Table of Contents
Basically, cash flow is how a business stays alive. Sending out those invoices and getting paid is one of the most important stages for business owners.
Depending on your situation or service, it’s important to know the right moment to hit send and release your invoice into your client’s inbox. Nailing your timing can be the difference between you being perceived as an amateur or a professional.
In this article, we’ll hand you some tips for when to invoice clients.
There are three main periods you can send out an invoice:
- Invoicing upfront
- Invoicing in increments
- Invoicing at the end of a project.
Invoicing upfront: Pros and cons.
Charging upfront is a common way for businesses to ensure they get paid. Also, most business owners aren’t usually comfortable with this method. But as you’ll see it offers some benefits.
However, we’ll give you the pros and cons to help you make a better decision.
- Ensures you get paid. Getting paid upfront is a sure fire way to prevent late payments. The major resistance you’ll get is because of trust. To fix this, you can offer to receive partial payment upfront. Many clients may not be comfortable paying you upfront for the first time.
- Boosts your cash flow. Like we said earlier, businesses need money to survive. Charging upfront prevents yours from running out of it during a project.
- Clients may want to micromanage you. Charging upfront can make many clients anxious causing them to get too involved with the project. This is usually frustrating because it leads to interruptions and unnecessary changes along the way.
Invoicing in increments
With this option, you can break up payments over a period of time. All you have to do is set up a total number of milestones. Then, send an invoice the moment a milestone is completed. It’s a great way to have steady cash flowing into your business.
Invoicing at the end of a project.
This is the final option to get paid for your work. Charging at the end of a project ensures you have enough control over the project. However, it poses a lot of risks. For example, it creates lackluster clients that delay for weeks before sending a payment. This causes you to spend extra time and sometimes resources creating and sending payment reminders. But the biggest problem of all is that a payment delay can reduce cash flow into a business.
How often should you invoice clients?
Your billing frequency really boils down to the type of service you offer and a few other factors. These factors determine how often you can send out an invoice.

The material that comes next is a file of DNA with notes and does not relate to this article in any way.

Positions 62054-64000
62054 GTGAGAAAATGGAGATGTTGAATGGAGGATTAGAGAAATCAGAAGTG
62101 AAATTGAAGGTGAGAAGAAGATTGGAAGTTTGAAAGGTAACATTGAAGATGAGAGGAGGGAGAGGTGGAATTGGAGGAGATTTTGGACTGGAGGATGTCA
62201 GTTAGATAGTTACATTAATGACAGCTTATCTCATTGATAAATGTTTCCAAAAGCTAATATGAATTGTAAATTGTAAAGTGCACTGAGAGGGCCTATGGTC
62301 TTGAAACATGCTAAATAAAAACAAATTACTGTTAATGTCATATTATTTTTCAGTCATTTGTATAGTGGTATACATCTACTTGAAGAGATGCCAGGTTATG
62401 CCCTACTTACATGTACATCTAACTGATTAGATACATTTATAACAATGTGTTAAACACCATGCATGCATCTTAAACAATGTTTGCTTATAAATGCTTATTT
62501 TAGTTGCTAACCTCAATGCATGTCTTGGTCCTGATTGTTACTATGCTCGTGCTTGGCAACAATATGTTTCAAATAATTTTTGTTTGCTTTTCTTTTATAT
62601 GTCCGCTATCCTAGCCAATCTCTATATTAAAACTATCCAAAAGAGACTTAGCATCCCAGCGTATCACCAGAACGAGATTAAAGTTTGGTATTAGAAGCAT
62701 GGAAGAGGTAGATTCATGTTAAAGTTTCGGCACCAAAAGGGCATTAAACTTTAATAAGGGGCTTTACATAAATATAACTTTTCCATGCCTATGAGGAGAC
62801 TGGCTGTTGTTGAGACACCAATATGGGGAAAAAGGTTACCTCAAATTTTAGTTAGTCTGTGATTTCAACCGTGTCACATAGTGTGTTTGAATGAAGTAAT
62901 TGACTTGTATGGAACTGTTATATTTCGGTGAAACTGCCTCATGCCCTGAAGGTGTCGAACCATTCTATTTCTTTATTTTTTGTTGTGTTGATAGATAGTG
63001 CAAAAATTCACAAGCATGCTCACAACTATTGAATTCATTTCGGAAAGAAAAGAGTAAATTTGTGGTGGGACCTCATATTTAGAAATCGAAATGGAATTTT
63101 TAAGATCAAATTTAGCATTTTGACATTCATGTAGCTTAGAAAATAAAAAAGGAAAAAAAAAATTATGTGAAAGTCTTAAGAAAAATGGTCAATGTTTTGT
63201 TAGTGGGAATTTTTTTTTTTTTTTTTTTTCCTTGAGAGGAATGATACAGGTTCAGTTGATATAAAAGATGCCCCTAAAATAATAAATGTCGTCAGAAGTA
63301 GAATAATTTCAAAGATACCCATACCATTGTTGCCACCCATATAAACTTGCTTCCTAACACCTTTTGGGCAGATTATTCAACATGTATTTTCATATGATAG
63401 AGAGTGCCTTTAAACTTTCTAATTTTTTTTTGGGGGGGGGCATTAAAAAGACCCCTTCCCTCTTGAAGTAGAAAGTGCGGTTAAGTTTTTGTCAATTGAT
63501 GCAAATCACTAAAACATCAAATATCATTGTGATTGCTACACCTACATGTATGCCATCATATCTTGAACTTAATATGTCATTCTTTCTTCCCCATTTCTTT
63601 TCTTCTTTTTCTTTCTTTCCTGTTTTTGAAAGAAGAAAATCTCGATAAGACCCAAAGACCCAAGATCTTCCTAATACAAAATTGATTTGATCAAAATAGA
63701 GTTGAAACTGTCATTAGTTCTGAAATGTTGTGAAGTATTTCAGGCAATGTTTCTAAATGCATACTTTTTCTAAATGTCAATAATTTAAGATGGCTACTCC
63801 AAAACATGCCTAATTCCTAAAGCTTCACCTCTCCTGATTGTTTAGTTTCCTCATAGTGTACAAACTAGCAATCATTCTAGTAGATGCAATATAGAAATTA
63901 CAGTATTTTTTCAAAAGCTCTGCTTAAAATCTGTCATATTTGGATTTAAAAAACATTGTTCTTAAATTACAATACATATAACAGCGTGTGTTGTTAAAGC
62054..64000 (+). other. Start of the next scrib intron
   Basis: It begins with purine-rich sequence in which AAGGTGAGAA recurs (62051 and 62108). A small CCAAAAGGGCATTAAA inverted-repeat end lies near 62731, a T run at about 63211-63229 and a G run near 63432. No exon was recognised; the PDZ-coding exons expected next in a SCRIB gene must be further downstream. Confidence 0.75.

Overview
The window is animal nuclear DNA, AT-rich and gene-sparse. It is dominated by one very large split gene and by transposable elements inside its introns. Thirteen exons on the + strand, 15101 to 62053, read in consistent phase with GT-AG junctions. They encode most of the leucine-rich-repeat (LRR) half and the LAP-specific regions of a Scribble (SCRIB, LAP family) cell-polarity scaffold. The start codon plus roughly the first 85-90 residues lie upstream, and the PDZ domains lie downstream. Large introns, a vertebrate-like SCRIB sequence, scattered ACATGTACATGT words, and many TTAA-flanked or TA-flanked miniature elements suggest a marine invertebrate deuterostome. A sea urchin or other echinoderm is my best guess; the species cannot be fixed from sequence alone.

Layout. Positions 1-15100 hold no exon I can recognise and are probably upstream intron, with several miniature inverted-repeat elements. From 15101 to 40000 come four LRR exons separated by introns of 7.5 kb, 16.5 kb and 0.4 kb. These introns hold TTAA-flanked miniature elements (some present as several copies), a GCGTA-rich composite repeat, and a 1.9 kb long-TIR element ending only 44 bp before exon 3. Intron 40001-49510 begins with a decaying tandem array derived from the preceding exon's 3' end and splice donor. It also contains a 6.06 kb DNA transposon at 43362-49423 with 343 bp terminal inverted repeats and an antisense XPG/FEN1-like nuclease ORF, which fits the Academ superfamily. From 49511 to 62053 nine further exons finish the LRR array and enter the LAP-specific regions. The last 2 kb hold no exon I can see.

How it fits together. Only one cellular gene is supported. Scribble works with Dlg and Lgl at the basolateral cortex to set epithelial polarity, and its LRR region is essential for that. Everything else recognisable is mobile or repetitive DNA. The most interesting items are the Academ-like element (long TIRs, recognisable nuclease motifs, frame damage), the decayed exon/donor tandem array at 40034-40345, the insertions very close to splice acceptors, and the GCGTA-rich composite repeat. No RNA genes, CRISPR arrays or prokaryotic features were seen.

Let’s dive into each one.
Number of clients.
A large client base requires you to bill monthly or bi-monthly. Imagine trying to send an invoice to 20 clients at different periods. Instead of having time to work, you’ll likely spend a large part of it on tracking payments. Billing clients monthly ensures you have fewer payments to track and manage.
Some clients provide small projects that can be done quickly. Others provide larger ones that can be a lot more demanding. If you have multiple projects, you’ll need to break up the invoice into increments. This way, your time is respected and you get paid faster.
Your monthly expenses.
It’s pretty straightforward. You’ll need to take a look at your monthly expenses and come up with an income that allows you to take care of them. If billing weekly is right for you then go ahead with it. It all comes down to knowing the right amount you need each month to avoid debt.
Your invoicing method
Most businesses today use electronic invoicing. If you’re like them, then the entire billing and tracking process will go smoothly. On the other hand, settling for manual invoicing will delay your payments longer.
Avoid these invoicing mistakes
Delivering great results and getting paid for them is top of mind for every business owner. Dialing in on your invoicing process ensures you receive timely payments each time an invoice is sent out. However, some common mistakes come in the way and prevent that from happening.
Here are few you should avoid:
- Delaying to send out an invoice
- Sending your invoice to the wrong person.
- Not following up with clients after sending out the initial invoice.
- No multiple payment options so clients can pick the ones they’re comfortable with.
- Setting unclear terms that can confuse the client.
Avoiding these mistakes improves your chances of landing your payment on time. This in turn, injects cash needed to keep your business healthy and growing.